Un-bork my card
November 25, 2011 2:44 PM   Subscribe

Puzzling computer display problems. Is my graphics card salvageable?

The other day, I turned on my 3-year old desktop computer to find that the monitor refused to come out of sleep mode. I suspected a loose cable and checked the connections, but everything was nice and snug.

The computer was otherwise running fine — no strange POST beeps, no nothing. I could hear the little chime sound as Windows started, then Skype's swoosh when it finished loading, but I couldn't get anything on display.

So the monitor is borked, I thought. But the same monitor worked fine when connected to a different computer, using the same cable and input (DVI).

So it has to be some sort of software hijinks, I thought. But then I didn't get any display before Windows started, either, nor when I tried to blindly access the BIOS menu.

Adding to the strangeness, I tried to remotely access the machine using LogMeIn and Splashtop, and I still got a black screen. Until then, I had never seen a computer fail to manage even a virtual display.

In the end, I replaced the graphics card (a PCI-E GeForce 8800 GTS, for the record) with a card from a different computer, and my display came back on next boot. The replacement card is working fine now, so there is no immediate issue — I could backup my files and rescue my work, and the computer has been running smoothly ever since.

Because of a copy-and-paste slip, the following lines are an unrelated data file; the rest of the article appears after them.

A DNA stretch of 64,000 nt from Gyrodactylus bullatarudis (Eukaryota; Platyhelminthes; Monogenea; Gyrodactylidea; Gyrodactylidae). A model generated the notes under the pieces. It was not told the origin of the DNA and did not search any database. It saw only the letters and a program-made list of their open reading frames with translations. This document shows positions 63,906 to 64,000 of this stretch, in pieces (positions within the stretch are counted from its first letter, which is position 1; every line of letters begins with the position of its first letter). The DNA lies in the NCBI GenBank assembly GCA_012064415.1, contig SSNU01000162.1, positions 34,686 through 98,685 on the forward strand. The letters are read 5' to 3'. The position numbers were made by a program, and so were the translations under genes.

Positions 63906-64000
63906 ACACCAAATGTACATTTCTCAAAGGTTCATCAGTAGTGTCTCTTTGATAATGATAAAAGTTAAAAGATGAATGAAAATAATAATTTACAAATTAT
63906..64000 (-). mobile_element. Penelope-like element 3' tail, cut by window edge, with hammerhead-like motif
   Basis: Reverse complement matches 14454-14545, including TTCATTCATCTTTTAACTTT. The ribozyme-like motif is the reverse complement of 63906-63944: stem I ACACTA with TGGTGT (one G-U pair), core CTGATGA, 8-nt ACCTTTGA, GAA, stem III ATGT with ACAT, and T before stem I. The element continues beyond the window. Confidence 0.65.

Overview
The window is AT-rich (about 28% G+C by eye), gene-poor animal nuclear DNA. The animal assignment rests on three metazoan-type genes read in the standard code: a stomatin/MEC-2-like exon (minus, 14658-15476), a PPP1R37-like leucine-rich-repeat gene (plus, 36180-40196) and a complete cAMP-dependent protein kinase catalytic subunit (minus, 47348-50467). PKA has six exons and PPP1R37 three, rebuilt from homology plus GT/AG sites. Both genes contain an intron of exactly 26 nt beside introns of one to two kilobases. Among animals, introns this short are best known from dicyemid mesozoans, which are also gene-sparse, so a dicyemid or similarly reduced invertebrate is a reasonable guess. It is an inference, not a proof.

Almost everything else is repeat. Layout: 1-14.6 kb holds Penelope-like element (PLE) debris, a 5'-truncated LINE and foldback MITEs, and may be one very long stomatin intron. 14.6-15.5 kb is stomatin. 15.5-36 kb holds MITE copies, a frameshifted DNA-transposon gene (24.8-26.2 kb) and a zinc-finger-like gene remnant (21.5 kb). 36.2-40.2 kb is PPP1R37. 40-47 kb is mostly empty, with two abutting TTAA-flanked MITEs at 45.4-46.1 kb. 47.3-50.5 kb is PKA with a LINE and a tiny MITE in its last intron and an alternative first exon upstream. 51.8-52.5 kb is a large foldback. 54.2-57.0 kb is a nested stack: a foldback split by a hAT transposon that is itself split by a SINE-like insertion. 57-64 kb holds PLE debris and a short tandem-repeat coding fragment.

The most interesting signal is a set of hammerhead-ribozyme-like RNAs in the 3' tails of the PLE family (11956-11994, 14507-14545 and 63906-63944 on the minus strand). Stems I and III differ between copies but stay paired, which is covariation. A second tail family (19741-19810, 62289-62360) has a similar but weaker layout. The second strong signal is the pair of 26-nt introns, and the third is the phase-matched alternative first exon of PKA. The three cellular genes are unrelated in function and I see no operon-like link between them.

Thing is, I keep wondering what could cause my old graphics card to fail in such a bizarre manner. And besides, I would very much like to salvage it if at all possible, as the replacement card is a lot less powerful, and I was in the middle of a pretty exciting game of Portal 2.

Anyone can think of a graphics card glitch that could cause this without preventing the machine from booting up in the first place (which, based on my limited experience of hardware failure, tends to happen most of the time)? If you have an idea what could be wrong with the card, do you think it's salvageable somehow or just a very high-tech paperweight?

Thanks in advance, Hive Mind!
posted by doctorpiorno to Computers & Internet (3 answers total)
There really isn't any way to know. And when it comes to this kind of electronics, it simply isn't worth it to try to repair it. Toss it and buy something new. (After 3 years, it's probably obsolete anyway, you can tell yourself.)
posted by Chocolate Pickle at 3:46 PM on November 25, 2011

Inspect the graphics card closely -- look for anything abnormal -- like the printing on chips missing (which is a telltale sign of them overheating).

Did you plug the old card back in? Maybe it just needed re-seating.
posted by Land Ho at 7:50 PM on November 25, 2011

This can sometimes work:


Basically you're going to cook the video card in the oven for a bit. Read a few different sets of instructions before you try it, though.
posted by krisak at 10:58 AM on November 26, 2011

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